- Degenerative Realism. Novel and Nation in Twenty-First-Century France by Christy Wampole
Christy Wampole's new book Degenerative Realism presents a timely theorization of a pervasive undercurrent haunting the gradual return to various forms of realism in French literature witnessed since the 1980's. In her wide-ranging study, Wampole gathers together works by Michel Houellebecq, Frédéric Beigbeder, Aurélien Bellanger, and a cast of other contemporary novelists under the mantle of what she names "Degenerative Realism," which does not refer to a coherent literary school or movement, but groups together a set of characteristics and anxious preoccupations shared by the novelists under scrutiny. Chief among these are a return to the maximalist scope of 19thcentury realism and its entanglements with "sociologism, Darwinism, Decadence, and positivism," a marked, if less openly didactic, formal and political kinship with the "roman à thèse" à la Barrès and Maurras, and an obsession with the inevitable and impending decline of Western civilization, "a collective worsening of life in the contemporary moment" (2). Part of this worsening is attributable to the progressive breakdown of boundaries between reality and fiction in a "Post-Truth" era inaugurated by the rise of the internet and the hyper-mediatized terrorist attacks of 9/11. The novels examined in this study tend to frame realism as a privileged genre for staging the impotence of the novel to capture reality in the 21st century, which in Wampole's analysis comes to reflect a double disillusionment with both novel and nation.
Following a thorough conceptual introduction of its basic tenets, Wampole extends her concept of Degenerative Realism into four chapters that develop a series of more involved trends common amongst its practitioners. Chapter one strings together a collection of novels, including works by Houellebecq, Beigbeder, Yann Moix and Charles Robinson, that share a dark preoccupation with demography and population science, theories of degeneration, and the looming risk of some variation of a "great replacement" à la Renaud Camus [End Page 255] due to a perceived "feminization" of the West and rise of Radical Islam after 9/11. Chapter two shifts attention to the rise and fall of the Minitel and the rapid expansion of the internet that led to a destabilized relationship with reality and the truth and the proliferation of false information and mediated sociality. The novels considered in this chapter (most centrally Aurélien Bellanger's La Théorie de l'information , Phillipe Vasset's La Conjuration , and Antoine Bello's novel trilogy Les Falsificateurs , Les Éclaireurs , and Les Producteurs ) feed off of these effects to explore the simultaneous degeneration and potential preservation of humankind, France, and the real.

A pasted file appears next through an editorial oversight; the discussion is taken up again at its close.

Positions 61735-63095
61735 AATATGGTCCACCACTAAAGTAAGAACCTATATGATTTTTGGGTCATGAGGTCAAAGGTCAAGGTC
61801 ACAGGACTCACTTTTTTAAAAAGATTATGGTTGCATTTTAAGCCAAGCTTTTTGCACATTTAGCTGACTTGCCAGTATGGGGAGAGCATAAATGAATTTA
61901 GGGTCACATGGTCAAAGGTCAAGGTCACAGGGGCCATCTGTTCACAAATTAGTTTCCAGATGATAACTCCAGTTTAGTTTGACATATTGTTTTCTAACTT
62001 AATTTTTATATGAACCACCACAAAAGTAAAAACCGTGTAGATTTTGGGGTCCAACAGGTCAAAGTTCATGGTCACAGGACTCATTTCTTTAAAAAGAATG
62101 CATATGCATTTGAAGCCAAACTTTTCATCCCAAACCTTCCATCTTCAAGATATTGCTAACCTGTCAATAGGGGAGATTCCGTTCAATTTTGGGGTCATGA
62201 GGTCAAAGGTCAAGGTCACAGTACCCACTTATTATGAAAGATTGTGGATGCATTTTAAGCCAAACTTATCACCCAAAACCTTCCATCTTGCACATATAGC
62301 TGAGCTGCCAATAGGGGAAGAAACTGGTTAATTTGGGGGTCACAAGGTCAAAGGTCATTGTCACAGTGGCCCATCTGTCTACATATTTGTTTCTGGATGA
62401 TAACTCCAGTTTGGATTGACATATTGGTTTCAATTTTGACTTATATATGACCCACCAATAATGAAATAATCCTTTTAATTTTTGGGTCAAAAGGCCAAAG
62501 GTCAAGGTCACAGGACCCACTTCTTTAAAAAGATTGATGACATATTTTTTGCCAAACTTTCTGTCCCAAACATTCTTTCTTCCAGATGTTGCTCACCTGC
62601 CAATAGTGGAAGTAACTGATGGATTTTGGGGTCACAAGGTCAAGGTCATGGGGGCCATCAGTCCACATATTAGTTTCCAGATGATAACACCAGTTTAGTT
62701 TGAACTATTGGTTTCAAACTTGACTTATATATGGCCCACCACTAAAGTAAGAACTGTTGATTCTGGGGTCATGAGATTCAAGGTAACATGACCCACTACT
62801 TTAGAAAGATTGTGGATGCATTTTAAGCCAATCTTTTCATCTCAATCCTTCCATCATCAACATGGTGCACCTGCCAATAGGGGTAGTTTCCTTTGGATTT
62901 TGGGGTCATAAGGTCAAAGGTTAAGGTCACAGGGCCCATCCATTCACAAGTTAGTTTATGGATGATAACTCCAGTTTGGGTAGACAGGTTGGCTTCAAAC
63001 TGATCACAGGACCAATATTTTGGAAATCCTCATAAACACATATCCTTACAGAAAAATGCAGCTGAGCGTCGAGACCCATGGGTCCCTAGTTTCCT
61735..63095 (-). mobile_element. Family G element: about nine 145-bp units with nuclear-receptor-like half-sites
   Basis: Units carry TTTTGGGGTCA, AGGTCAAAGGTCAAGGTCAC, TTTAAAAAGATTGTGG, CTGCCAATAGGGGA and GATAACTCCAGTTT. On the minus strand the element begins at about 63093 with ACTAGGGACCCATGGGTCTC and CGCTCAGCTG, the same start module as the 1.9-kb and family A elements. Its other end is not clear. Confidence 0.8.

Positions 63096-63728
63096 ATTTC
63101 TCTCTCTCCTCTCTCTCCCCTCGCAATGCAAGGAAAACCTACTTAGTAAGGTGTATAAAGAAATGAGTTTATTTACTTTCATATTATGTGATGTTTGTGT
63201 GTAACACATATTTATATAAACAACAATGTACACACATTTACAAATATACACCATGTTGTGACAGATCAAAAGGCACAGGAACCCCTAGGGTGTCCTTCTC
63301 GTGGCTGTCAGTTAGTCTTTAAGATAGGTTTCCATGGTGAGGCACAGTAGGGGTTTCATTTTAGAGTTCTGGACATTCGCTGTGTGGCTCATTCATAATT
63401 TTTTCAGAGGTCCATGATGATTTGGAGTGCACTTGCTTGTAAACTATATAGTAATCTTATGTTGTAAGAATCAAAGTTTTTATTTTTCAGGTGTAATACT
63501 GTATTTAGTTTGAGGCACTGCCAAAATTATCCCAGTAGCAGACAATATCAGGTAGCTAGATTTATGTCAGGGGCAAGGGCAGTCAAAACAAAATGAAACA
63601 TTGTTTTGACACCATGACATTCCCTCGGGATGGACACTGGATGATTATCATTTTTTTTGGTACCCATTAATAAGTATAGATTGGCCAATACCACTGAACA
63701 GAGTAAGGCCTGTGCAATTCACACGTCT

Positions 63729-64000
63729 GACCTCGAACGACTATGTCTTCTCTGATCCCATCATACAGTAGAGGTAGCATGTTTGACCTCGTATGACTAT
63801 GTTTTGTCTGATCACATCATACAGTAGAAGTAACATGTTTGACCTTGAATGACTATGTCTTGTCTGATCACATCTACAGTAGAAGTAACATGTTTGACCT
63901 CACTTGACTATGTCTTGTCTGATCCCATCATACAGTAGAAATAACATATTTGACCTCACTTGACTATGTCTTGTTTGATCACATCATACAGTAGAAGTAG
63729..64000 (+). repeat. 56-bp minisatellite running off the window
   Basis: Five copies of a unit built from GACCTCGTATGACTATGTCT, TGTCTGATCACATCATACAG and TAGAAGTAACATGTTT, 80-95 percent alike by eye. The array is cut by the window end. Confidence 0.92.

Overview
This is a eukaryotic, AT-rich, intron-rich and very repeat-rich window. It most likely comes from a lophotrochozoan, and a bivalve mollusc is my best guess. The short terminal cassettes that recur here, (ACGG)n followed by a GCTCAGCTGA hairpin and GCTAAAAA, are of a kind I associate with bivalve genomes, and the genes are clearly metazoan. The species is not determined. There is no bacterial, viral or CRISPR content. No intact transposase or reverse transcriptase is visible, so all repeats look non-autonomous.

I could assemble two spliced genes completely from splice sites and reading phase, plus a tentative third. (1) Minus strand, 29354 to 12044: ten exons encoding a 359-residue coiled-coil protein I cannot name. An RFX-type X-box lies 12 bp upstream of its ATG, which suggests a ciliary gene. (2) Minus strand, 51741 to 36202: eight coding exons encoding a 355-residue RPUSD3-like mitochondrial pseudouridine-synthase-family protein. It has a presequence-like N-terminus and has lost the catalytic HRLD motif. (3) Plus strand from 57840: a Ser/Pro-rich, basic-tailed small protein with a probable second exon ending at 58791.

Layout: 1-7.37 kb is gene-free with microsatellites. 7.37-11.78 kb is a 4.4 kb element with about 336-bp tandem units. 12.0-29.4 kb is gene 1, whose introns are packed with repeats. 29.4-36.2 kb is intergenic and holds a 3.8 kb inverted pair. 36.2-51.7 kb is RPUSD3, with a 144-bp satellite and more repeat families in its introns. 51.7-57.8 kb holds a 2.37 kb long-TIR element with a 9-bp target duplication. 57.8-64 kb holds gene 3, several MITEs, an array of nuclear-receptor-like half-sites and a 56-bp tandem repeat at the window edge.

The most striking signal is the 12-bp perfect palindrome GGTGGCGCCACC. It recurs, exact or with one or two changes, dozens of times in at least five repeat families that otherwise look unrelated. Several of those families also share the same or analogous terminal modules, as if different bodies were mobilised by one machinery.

Chapters three and four theorize what Wampole dubs "Real-Time Realism" through respective examinations of Degenerative Realism's mobilization of journalistic materials and techniques–in part to imbue its content with a form of pressing immediacy–and its resuscitation of the political pamphlet. Both allow the degenerative realist novel to track the "breakdown of the real" in "real time" (122). Chapter three opens with a welcome reading of Jean Raspail's Le Camp des Saints (1973) as a decisive precursor to the degenerative realist novel. Raspail's deeply xenophobic, apocalyptic tale of the Global South's wholesale invasion of the Occident has received considerable attention in recent years, championed by the likes of Steve Bannon, Stephen Miller, Marine Le Pen, and other far-right pundits. Wampole examines Raspail's use of news matter and statistics culled from real sources to frame Le Camp des Saints as a harsh critique of media and the Leftist press, and as a "reality check" (135) for its likeminded readers. Wampole's reading is compelling, if somewhat brief, given the vast influence of Raspail's novel for the contemporary, conspiratorial far-right in both France and the US. Wampole's reading of Le Camp des Saints is also light on critical examination of the politics of race and masculinity that so clearly drive the novel, dismissing these elements as the "manifestation of the author's own psychosexual complexes...